The hypothalamus releases the following Releasing Hormones that stimulate the release of different hormones from the adenohypophysis:
- Corticotropin Releasing Hormone (C.R.H. causes the release of ACTH)
- Thyrotropin Releasing Hormone (T.R.H. causes the release of Thyroid Stimulating Hormone aka Thyrotropin)
- Gonadotropin Releasing Hormone (GnRH releases LH and FSH.)
- Growth Hormone R.H. & Growth Hormone I.H.
- Prolactin R.H. & Prolactin I.H.
In this post, we’re concerned with #1.
Let’s break down the word, Adreno-Cortico-Tropin hormone. Tropin means it affects endocrine glands. Adreno refers to the adrenal gland and cortico refers to the cortex( of the adrenal gland). So this is a hormone that affects the adrenal cortex! Very simple! ACTH causes the adrenal cortex to release other hormones! When ACTH is released from the adenohypophysis, it stimulates the Adrenal Cortex to release glucocorticosteroids which affect our blood glucose level.
Examples of glucocorticosteroids released by the adrenal cortex: Cortisol (Cortisone) and Corticosterone.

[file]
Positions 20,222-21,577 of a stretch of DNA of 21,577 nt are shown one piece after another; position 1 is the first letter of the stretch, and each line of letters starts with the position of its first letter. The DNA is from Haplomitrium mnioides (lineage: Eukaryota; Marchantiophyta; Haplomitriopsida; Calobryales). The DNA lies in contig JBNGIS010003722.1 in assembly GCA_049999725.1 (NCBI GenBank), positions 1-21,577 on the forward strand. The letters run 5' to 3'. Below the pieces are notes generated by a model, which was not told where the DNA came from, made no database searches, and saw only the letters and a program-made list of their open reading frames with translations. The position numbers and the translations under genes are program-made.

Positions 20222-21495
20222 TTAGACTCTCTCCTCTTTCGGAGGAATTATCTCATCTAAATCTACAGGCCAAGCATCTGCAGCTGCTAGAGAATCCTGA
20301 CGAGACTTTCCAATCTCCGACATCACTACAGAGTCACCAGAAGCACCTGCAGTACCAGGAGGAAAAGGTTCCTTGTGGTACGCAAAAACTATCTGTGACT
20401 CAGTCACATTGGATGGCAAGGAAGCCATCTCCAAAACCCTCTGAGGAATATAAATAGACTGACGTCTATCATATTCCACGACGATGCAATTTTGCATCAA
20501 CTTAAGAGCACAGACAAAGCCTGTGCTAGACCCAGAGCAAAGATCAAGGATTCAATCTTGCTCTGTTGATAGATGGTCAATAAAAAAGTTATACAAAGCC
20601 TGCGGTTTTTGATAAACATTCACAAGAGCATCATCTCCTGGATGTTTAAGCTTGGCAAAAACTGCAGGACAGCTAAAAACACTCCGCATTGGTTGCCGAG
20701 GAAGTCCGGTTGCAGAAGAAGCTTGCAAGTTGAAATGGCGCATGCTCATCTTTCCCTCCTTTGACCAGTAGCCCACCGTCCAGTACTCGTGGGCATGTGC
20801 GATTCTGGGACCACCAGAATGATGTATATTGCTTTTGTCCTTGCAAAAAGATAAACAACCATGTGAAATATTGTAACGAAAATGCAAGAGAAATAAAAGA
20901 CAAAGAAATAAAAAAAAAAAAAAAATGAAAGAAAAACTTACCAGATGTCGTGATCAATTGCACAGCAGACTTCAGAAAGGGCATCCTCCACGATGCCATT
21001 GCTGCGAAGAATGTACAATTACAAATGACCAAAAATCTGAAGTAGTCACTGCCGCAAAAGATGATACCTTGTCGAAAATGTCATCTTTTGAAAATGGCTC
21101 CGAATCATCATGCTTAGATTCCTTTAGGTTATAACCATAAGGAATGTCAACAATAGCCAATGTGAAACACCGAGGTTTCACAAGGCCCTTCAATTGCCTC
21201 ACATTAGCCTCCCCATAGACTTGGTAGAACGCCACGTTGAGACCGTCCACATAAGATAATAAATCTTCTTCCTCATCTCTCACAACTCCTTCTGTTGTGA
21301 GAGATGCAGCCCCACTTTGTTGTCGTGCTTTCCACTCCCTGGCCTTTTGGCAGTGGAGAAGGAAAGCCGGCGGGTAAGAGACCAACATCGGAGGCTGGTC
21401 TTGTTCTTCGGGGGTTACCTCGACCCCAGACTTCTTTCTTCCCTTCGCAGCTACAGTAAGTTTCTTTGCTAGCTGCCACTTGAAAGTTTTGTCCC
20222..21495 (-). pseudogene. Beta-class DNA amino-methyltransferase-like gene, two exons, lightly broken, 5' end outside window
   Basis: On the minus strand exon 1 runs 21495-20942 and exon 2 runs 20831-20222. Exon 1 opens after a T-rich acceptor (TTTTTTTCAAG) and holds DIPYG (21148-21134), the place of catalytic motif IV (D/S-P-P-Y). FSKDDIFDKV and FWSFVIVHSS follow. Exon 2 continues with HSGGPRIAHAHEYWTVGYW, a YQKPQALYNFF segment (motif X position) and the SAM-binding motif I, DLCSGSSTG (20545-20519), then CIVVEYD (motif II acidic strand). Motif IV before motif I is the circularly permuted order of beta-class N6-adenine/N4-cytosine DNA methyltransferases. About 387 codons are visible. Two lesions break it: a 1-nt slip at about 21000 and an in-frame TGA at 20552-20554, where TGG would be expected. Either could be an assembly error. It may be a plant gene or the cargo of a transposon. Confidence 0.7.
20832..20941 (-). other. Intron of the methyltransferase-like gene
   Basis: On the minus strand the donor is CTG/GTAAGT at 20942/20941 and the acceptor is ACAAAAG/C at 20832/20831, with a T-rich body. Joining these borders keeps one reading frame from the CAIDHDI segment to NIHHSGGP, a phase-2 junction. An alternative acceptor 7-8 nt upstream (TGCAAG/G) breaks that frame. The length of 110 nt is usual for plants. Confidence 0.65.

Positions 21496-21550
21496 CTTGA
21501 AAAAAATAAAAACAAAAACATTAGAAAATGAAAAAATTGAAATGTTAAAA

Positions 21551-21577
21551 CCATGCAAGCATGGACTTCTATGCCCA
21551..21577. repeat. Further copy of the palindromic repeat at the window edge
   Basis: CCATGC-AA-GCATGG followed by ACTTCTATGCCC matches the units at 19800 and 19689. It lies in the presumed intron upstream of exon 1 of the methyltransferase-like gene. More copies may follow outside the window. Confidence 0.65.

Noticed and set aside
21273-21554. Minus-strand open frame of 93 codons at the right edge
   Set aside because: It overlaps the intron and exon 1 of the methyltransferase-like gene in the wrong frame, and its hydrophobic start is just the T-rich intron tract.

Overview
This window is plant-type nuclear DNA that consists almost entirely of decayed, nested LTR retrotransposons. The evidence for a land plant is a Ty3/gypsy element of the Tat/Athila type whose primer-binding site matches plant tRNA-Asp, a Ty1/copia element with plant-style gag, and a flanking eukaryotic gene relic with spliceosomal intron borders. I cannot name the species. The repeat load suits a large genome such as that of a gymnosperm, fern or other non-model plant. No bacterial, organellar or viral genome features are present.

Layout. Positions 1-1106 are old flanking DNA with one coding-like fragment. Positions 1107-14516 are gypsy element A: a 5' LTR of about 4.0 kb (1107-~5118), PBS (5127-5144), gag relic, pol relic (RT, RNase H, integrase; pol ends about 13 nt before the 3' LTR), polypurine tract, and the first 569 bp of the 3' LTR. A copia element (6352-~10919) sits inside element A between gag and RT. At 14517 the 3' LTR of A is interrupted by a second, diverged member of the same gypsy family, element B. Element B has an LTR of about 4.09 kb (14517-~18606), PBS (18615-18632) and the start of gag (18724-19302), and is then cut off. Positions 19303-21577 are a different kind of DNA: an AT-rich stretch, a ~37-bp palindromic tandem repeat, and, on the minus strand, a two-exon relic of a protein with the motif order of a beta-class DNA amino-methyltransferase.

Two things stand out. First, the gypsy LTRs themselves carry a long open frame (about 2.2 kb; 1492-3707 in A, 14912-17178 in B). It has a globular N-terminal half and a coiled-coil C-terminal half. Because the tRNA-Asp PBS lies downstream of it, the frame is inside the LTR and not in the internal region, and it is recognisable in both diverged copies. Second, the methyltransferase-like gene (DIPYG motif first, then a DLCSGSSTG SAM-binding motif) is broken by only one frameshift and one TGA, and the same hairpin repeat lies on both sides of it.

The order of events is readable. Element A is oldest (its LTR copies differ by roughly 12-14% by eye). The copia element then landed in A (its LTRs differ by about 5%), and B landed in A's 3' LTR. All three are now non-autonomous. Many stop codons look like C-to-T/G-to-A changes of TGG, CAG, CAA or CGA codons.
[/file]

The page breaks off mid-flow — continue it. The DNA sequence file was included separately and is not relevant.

These things raise the blood sugar level, but how do they raise it? They increase the breakdown of proteins in our body. First the proteins are broken down into amino acids and then they undergo gluconeogenesis, which turn them into sugars.
(Side note: Mineralocorticosteroids are also released from the adrenal cortex that regulate potassium and sodium levels and the most important one is is aldosterone. So is adrenoandrogen, which is like a weaker version of testosterone. Review: Glucocorticosteroids, mineralcorticosteroids and adrenoandrogens are all steroid hormones (lipids) produced from the adrenals. )